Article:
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Snow cover and ice extent are monitored by satellite instruments measuring the reflectance of Earth's surface in various wavelengths every day. Snow and ice have a recognizable pattern of reflectance, so the satellite data can be processed to show where snow and ice are present.
The Earth's system is characterized by the interaction of processes that take place on molecular (very small) and planetary (very large) spatial scales, as well as on short and long time scales.
The advance-and-retreat cycle of snow cover drastically changes the whiteness and brightness of Earth. Using these two 2017 maps created using NASA satellite data, have students review the seasonal differences of snow and ice extent.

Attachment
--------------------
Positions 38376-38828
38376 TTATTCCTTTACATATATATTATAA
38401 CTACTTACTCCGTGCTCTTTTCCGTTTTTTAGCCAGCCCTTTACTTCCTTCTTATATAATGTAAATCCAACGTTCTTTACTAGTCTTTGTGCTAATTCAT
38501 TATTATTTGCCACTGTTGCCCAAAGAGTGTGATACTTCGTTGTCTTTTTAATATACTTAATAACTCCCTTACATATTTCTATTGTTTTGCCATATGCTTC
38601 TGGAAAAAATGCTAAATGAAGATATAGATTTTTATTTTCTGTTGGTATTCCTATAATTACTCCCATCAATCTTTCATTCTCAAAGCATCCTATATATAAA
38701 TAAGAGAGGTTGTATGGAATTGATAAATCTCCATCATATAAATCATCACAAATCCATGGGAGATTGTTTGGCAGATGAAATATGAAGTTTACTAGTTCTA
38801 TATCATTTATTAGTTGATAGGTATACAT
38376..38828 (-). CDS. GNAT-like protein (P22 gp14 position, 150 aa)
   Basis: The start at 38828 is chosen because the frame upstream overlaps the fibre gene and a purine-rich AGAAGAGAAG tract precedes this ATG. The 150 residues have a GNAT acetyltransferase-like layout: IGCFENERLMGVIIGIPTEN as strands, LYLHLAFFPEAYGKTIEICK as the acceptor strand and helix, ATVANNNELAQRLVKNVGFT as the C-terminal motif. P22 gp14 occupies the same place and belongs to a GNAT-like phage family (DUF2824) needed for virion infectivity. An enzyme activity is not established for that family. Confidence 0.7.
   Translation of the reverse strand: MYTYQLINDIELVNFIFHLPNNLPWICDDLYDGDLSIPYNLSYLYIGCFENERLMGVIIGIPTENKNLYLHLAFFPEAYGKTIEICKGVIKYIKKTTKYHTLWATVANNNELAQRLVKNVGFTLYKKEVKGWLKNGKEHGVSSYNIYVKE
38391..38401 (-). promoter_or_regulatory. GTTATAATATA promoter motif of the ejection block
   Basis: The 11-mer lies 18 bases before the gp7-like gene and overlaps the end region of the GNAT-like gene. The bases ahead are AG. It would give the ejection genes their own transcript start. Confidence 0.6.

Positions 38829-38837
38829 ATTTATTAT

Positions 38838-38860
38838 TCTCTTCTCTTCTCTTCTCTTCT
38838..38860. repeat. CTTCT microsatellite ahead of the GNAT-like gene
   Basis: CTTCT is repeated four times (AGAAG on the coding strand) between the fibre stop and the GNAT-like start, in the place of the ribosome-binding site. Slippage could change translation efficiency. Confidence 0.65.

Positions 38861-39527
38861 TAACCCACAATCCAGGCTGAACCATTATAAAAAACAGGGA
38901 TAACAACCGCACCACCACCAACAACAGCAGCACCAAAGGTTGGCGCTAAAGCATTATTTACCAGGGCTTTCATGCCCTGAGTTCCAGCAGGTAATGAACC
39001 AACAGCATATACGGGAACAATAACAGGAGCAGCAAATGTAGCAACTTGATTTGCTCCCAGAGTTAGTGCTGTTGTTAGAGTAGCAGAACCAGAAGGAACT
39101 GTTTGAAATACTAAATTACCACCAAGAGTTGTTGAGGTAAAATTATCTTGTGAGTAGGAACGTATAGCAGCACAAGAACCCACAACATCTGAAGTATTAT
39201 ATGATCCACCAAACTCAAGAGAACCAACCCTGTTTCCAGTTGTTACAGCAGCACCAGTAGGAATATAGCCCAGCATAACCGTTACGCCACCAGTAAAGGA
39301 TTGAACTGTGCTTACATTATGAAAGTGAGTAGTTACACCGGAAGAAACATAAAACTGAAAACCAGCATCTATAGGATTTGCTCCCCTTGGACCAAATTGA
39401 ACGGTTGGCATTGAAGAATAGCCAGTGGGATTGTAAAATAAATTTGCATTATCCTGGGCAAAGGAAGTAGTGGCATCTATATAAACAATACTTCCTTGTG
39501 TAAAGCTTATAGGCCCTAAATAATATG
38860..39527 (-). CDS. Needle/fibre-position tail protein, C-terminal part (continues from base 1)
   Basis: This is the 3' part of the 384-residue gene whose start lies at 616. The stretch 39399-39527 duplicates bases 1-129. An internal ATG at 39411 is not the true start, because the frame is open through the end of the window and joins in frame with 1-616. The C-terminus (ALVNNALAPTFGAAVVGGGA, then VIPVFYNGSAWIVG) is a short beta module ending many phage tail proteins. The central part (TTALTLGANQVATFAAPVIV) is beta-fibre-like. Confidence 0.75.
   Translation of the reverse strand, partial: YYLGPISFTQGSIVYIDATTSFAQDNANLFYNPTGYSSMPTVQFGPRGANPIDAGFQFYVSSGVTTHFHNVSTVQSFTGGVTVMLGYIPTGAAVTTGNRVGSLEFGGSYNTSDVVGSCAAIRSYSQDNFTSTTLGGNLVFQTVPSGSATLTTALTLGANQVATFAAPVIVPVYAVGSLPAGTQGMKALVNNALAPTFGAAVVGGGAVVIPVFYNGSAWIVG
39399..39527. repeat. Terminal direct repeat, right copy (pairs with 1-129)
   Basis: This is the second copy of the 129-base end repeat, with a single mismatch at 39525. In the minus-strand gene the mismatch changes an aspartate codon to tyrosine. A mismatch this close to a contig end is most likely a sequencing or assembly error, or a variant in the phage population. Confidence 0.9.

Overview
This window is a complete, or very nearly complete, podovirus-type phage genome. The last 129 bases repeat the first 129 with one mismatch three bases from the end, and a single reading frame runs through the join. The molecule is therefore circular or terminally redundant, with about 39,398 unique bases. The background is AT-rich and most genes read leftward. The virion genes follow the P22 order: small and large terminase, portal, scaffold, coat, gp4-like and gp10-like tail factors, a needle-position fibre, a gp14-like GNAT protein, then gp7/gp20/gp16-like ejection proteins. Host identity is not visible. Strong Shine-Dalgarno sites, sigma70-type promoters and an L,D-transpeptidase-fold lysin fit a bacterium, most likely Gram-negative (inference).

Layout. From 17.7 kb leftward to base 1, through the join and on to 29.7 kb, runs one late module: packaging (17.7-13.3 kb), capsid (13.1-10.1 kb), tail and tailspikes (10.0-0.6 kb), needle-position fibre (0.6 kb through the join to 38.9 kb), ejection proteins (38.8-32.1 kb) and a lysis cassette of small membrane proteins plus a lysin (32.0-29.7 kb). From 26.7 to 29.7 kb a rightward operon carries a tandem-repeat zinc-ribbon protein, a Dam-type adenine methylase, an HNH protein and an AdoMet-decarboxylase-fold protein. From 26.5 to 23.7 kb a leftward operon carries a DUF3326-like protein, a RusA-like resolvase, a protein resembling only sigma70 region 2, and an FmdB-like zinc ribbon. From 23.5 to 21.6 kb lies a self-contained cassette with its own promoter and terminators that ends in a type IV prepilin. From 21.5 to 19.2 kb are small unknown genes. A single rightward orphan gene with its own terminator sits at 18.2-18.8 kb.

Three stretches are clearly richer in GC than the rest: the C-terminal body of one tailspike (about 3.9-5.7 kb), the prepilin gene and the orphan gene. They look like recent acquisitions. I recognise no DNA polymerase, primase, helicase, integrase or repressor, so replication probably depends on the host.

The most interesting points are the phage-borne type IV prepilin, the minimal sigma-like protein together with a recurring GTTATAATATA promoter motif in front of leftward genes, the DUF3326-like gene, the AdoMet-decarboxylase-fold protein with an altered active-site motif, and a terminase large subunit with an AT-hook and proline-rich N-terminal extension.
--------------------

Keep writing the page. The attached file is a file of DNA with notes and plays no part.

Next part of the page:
The Earth's system exemplifies stability and change. Change and rates of change can be observed and quantified over very short or long periods of time and at various spatial scales (e.g., from landscape level to global processes).
Explore the spatial patterns observed in meteorological data and learn how this information is used to predict weather and understand climate behavior. By observing patterns in data we can classify our observations and investigate underlying cause and effect relationships.
Visualize NASA data on a custom map using our Earth System Data Explorer. Generate your own maps and graphs using a range of datasets supporting this phenomenon.
Recent Topics at NASA
This month, EO Kids is covering a “cool” topic
A new NASA study explains why the Tracy and Heilprin glaciers, which flow side by side into Inglefield Gulf in northwest Greenland, are melting at radically different rates.